Washington's high-tech training for veterans going national

Washington's high-tech training for veterans going national

REDMOND, Wash. — Twenty-nine-year-old Isaiah Martinson is toiling away in a quiet office in Redmond he once likely couldn't have imagined being in. Until just a few months ago, Martinson was a military intelligence officer for special operations, a linguist who traveled to the world's hot spots.
 
"Iraq, Afghanistan and the Philippines," said Martinson. "I did our trifecta of deployments."
 
But after wearing an Army uniform for 9 1/2 years, he said, "Honestly, I just felt like I was ready to pursue a different challenge. And something in the private tech sector kind of spoke to me."
 
The private tech sector spoke, too, to Travis Myers, a Green Beret with 20 years of service, including tours in Iraq and Afghanistan.
 
"I knew it was what I wanted to do when I got out of the military," said Myers. "I wanted to be a software engineer."
 
But the biggest challenge they faced was how to transition from the military to the civilian workforce. What they didn't know was that military training was a perfect fit for Microsoft and other high-tech companies.
 
"If you talk to hiring managers," said Carol Hedly, a 15-year Microsoft employee, "they'll say over half of the reason why they hire someone, doesn't necessarily have to do with those hard skills, coding or what have you. It's those soft skills."
 
Those are skills the military teaches every day.
 
"Known leadership skills, ability to deal with ambiguity," said Hedly. "Like their soft skills and their learning agility are off the charts. And there's a huge talent gap in the IT industry."
 
How big a gap? A recent national survey revealed nearly 60 percent of information technology leaders face a shortage of skilled workers.
 
So 2 1/2 years ago, the Microsoft Software and Systems Academy was born. It is an 18-week pilot program at Joint Base Lewis McChord to train the next generation of IT workers. 
 
Hedly runs the program and is the veterans' biggest champion.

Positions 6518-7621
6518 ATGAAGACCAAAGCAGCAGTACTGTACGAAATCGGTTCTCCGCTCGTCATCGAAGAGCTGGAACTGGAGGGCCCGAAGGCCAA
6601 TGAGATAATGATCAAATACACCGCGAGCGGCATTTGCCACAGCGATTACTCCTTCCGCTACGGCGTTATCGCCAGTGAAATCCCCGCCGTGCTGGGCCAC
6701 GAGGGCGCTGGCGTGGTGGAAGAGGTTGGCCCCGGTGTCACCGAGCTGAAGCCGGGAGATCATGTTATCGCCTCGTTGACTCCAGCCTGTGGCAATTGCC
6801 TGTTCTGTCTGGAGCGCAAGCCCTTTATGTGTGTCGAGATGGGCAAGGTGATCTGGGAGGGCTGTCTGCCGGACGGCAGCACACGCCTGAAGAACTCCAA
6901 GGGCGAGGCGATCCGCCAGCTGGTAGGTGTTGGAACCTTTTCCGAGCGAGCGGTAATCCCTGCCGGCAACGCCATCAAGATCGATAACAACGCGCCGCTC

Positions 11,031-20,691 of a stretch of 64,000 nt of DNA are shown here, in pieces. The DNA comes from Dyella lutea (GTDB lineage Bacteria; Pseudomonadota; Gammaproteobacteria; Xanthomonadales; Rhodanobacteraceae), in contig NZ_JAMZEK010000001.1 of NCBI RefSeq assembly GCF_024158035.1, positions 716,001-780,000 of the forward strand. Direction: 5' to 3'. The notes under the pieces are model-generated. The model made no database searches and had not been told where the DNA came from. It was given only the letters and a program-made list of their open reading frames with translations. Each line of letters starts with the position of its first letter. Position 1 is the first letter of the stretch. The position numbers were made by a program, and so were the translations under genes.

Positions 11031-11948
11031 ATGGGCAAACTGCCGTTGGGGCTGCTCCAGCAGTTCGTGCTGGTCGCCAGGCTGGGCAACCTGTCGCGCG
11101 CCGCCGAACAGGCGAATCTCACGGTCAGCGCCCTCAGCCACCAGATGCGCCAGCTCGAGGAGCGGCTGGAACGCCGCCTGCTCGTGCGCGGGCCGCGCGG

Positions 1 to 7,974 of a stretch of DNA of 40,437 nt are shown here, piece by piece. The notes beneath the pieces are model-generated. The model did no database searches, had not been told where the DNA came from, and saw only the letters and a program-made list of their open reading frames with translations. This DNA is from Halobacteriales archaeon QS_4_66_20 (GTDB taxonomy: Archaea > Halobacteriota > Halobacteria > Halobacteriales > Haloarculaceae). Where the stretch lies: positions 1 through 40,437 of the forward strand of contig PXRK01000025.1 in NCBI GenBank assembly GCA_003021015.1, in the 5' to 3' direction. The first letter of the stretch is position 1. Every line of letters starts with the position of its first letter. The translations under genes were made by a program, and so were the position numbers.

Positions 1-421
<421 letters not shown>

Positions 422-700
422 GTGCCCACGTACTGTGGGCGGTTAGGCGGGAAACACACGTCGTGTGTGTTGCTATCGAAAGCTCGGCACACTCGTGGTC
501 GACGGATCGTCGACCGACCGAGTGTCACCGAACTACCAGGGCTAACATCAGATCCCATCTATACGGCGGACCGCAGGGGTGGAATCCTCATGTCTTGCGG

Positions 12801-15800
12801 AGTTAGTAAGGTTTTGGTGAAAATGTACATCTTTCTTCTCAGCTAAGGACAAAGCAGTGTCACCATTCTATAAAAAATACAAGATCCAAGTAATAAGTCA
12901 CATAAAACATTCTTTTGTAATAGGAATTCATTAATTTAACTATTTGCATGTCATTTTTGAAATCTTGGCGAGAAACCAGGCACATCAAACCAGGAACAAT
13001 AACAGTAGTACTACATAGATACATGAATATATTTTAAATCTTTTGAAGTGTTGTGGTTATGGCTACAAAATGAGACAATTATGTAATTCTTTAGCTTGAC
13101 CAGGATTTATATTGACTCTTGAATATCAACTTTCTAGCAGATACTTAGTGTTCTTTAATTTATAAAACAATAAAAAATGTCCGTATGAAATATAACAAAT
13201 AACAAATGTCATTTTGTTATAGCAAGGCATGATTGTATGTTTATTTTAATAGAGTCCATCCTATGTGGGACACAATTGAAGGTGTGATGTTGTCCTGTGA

"They're just get it done, disciplined kind of people," she said.
 
Myers agrees.
 
"The class was full of great people," he said. "Everybody had a great attitudes. Everybody really believed in what we were doing. We appreciated the opportunity. We were in the moment."
 
In the moment with Myers was Younjin Cho, a former Army intelligence linguist, dreaming of working at Microsoft. It was a dream she needed help to realize.
 
"Actually, I had a degree in computer science," said Cho. "I had a background in software engineering but still it doesn't mean I have background in how to get a job. So we had a great mentor. It was awesome. They always encouraged us to um to have pride at being in the military. And they taught us how to reinforce our soft skill."
 
One of those mentors is Rick Weil, a Marine who came to Microsoft after years in the civilian IT world. But he cautions others looking to make the same career move.
 
"Folks have to be careful to not look at this as a meal ticket, that you're guaranteed a job," advised Weil. "They're going into it with the mindset, and they have to go in with the mindset to kick butt and take names and make the most out of it that they can."
 
More than 90 companies, including Microsoft, have hired the graduates. Now the program is expanding to other military bases across the country, offering them the same soft landing to civilian life.
 
"You have an opportunity to make something of yourself and make a successful transition," said Martinson.
 
The program's graduates have been so successful, some, including Martinson, got multiple job offers.
 
Every member of Martinson's graduating class got a job.

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